Decluttering for Your Physical Health

We’re all aware of the quality-of-life benefits of organizing one’s home or office. When paperwork and belongings are in order, it’s exponentially easier to stay on task and be productive. Knowing the exact location of your rain jacket and your client’s file can mean the difference between an on-time arrival at the office and showing up harried and tardy to your 9 a.m. meeting.

People often seek organizational help when they want to bring structure to a space, but few realize that decluttering can also lead to significant improvements in one’s physical and mental health.

Professional Organizer Jennifer Dwyer has been called upon to help dozens of folks whose busy lifestyles and overabundance of personal effects have combined to create disarray in their homes and workspaces. Many such situations have grown from minor inconveniences to potentially serious problems.

“I’ve been in homes where every room is like a storage unit, with rows of boxes covering windows or heat vents, stacks of old papers, magazines and mail creating fire hazards, and furniture that is so buried underneath the clutter that it can’t be used,” says Dwyer, who is the owner and chief organizer of Seattle-based A Logical Mess. In one home she visited, water damage that went unaddressed had caused mildew to grow in the kitchen and bathroom, exacerbated by piles of clothing and furniture that had also become wet and moldy.

In such situations, decluttering becomes necessary for personal health.

“Decluttering or purging their homes can lead to better air quality and healthier hygiene,” says Dwyer, “leading to less sickness, less stress and less anxiety.”

 

Get cooking in the kitchen!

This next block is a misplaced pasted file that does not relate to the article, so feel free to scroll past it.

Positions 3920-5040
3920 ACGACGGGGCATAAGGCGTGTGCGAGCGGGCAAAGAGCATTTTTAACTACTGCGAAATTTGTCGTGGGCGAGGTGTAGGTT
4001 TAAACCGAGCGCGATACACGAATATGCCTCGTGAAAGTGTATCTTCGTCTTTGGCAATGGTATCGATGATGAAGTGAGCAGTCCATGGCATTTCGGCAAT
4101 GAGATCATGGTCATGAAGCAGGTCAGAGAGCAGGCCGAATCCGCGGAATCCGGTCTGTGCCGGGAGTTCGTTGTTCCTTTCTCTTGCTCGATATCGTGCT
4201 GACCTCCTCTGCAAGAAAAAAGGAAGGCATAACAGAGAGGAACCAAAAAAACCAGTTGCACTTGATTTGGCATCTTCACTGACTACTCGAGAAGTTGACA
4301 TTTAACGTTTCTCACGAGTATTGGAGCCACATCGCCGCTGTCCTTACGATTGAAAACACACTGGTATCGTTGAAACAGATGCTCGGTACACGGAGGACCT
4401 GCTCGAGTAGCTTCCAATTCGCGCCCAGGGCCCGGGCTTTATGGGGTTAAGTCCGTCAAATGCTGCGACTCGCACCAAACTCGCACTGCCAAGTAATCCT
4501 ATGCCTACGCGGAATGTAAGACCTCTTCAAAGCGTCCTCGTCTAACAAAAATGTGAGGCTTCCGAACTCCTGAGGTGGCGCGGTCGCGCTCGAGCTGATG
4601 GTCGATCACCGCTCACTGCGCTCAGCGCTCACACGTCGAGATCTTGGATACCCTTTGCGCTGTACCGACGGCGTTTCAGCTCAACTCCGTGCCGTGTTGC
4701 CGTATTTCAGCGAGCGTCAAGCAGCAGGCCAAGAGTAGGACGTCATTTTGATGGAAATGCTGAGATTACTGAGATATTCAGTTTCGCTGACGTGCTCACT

More often than not, cluttered kitchens are at the center of unhealthy living arrangements.

“The most common complaint is that people don’t have time to make healthy meals, and they’re suffering physically from it,” says Dwyer. “The cause, most often, is disorganization.”

Without an effective storage system, cabinets and refrigerators can become overstuffed and unorganized. Ingredients are misplaced or buried under the clutter, thwarting even the best-laid plans to create a home-cooked meal. If food prep surfaces such as tabletops or countertops are piled high, meal-making becomes even less of a reality. It doesn’t take long before fast food or processed meals become the go-to dinner solution.

Dwyer suggests tackling a cluttered kitchen by purging kitchen cabinets of old or unused dried goods, spices, and packaged foods. Jars and plastic Tupperware-type containers are other space hogs. Move those books, boxes, laptops and backpacks off the kitchen counters, creating space for food prep. The result? More room for fresh food storage, increased access to the foods you already have, and adequate space to put it all together. And the best part? More time for other activities.

“The win-win is when a client now feels they can add a walk or workout to their busy day,” says Dwyer.

 

Help is at hand

Decluttering your living room, office, bathroom or kitchen doesn’t have to cost a lot of money. Motivation can be found at the library (Marie Kondo’s book, The Life-Changing Magic of Tidying Up has inspired millions), online (the National Association of Productivity and Organizing Professionals website offers a directory of professionals ready to help), or even on TV (watching a few episodes of A&E’s Hoarders has helped kick start many a cleaning effort).

“It mostly takes a little bit of time and elbow grease,” says Dwyer.

In addition to improving physical health, decluttering and organizing can also bring a sense of mental calm and well-being, brought about by repurposing and sharing items that may be useful to others.

“You can donate to charitable organizations that will make use of your old clothes, toys and furniture and you can feel good that you are helping someone else,” says Dwyer. “Let them love the stuff that you don’t love anymore!”

And let the healthy habits grow.

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Sheila Cain

A lifelong Washingtonian, Sheila Cain writes about everything from technology and architecture to food and the outdoors. She lives in Seattle’s Phinney Ridge neighborhood with her husband, son, dog and three cats.